Say it with Scents (FBCEC)
Many animals communicate with chemicals called pheromones. In this activity, participants will explore how insects use pheromones. This “smelly” activity will challenge participants to identify scent-marked trees as well as a collection of mystery scents.
8 - 12
Indoor or outdoor classroom
Fred Berry Conservation Education Center, Yellville, AR
Education Program Coordinator, 870-449-3484
45 minutes - 1 hour
Suggested Number of Participants:
Up to 24
- Identify trees or other landmarks that have been “marked” with a scent.
- Identify mystery scents.
- Learn ways insects use chemical cues.
- Understand the importance of studying chemical ecology.
*See glossary for definations
Items for peppermint beetle activity (“Project Learning Tree” curriculum, pages 23 - 25)
Ant farm, if available, and a “guest” ant
Various scented oils, orange, lemon, etc.
Insects “smell” with their antennae. The chemicals (which produce an odor) attach to special receptors on the antennae. Insects use these chemical receptors to find food, a mate and a place to lay eggs. For example, worker bees use their sense of smell to locate food, and drones use their sense of smell to recognize the queen bee’s pheromone. Worker ants leave a scent trail when they find food, but if the trail is disturbed, they become confused. Social insects, like bees and ants, recognize others from their colony by their scent.
- Begin by discussing the sense of smell. Ask participants how they use their sense of smell. What would it be like if they lost their sense of smell? How is sense of smell related to taste? How does food taste when they have a bad cold or stuffy nose? What are some pleasant smells? Some unpleasant ones?
- Give examples (from above or others) of the way insects use their sense of smell. (If an ant farm is available, drop in a “visitor” ant and observe the behavior of the resident ants.)
- Next, conduct the activity peppermint beetle in the “Project Learning Tree” curriculum guide, pages 23 - 25.
- After conducting peppermint beetle, discuss the importance of research in insect chemical communication. As scientists understand how these chemical senses work, they can make safe pesticides specified for one pest that won’t put indiscriminant toxins in the ecosystem. For example, if a scientist can block the sensory receptor of an insect with a substitute chemical, it won’t be able to find its host animal or plant. Another way to control pests is to block the receptor for pheromones so the insect cannot find a mate.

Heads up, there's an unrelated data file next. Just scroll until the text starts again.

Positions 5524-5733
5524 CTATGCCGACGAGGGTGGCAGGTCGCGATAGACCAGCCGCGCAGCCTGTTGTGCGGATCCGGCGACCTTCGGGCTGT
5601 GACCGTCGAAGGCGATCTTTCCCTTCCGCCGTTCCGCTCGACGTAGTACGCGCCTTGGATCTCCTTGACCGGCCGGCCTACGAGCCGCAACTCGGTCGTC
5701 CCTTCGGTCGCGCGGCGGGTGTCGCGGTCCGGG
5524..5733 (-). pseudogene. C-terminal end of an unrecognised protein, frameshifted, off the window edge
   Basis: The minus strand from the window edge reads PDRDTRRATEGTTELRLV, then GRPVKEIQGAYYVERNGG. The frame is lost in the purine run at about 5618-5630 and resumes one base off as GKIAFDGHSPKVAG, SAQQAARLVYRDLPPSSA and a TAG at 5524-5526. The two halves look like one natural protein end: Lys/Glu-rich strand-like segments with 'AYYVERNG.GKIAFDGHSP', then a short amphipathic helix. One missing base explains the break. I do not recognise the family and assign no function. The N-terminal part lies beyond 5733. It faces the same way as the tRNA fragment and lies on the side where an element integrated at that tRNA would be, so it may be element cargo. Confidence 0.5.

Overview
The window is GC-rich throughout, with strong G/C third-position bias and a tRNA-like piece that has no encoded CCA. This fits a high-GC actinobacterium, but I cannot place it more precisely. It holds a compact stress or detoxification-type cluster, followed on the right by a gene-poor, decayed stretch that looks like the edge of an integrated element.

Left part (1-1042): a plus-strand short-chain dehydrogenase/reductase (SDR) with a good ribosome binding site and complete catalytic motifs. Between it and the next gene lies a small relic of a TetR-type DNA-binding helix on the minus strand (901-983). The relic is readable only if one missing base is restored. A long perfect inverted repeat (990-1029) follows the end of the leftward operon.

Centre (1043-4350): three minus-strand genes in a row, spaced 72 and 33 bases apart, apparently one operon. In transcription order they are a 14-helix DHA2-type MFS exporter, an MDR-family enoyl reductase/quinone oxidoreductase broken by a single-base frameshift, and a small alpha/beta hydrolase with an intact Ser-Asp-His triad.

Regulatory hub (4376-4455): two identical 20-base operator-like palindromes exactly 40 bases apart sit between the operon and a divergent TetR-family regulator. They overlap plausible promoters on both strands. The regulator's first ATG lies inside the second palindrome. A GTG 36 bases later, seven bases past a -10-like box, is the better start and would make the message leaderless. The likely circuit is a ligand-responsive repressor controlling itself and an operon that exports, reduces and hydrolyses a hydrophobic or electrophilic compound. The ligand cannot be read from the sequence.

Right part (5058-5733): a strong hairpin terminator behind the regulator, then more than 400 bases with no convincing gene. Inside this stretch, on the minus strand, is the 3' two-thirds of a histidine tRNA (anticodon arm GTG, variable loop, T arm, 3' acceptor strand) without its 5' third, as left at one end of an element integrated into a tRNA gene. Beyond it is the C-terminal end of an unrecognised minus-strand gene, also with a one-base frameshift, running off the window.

- To illustrate, blindfold a volunteer and let them smell an orange, then two or three strong colognes or perfumes. After the volunteer smells the perfumes, have them distinguish between an orange and a lemon or two other similar smells.
- Wrap up by giving each participant a film canister containing a cotton ball moistened with an aromatic oil (rose, peppermint, lavender, etc.) There should be only two or three scents used. Instruct participants to imagine they are social creatures that must recognize others from their colony. See how long it takes for them to collect into their groups.
- Describe pheromones and how insects communicate with them.
- Explain how insects use their antennae.
- How can humans use insect pheromones to control insects?
Antenna (insect) – a moveable segmented organ of sensation on the head of insects
Chemical communication – communication by smell, especially by pheromones
Drone – the male bee that has no sting and gathers no honey
Ecosystem – plants and animals interacting with each other and their physical environment
Pesticide – synthetic and sometimes biological substance used to kill or contain pests
Pheromone – chemical produced by an animal that stimulates other animals of the same species to behave in certain ways
Receptor – a nerve ending sensitive to stimuli (extracellular signals) that can convert them into nerve impulses (intracellular effects)
Scent – a pleasant or unpleasant odor
Social insect – insect species that live in colonies and manifest three characteristics: group integration, division of labor and overlap of generations; examples include termites (Isoptera), ants (Formicidae) and various bees and wasps (Hymenoptera)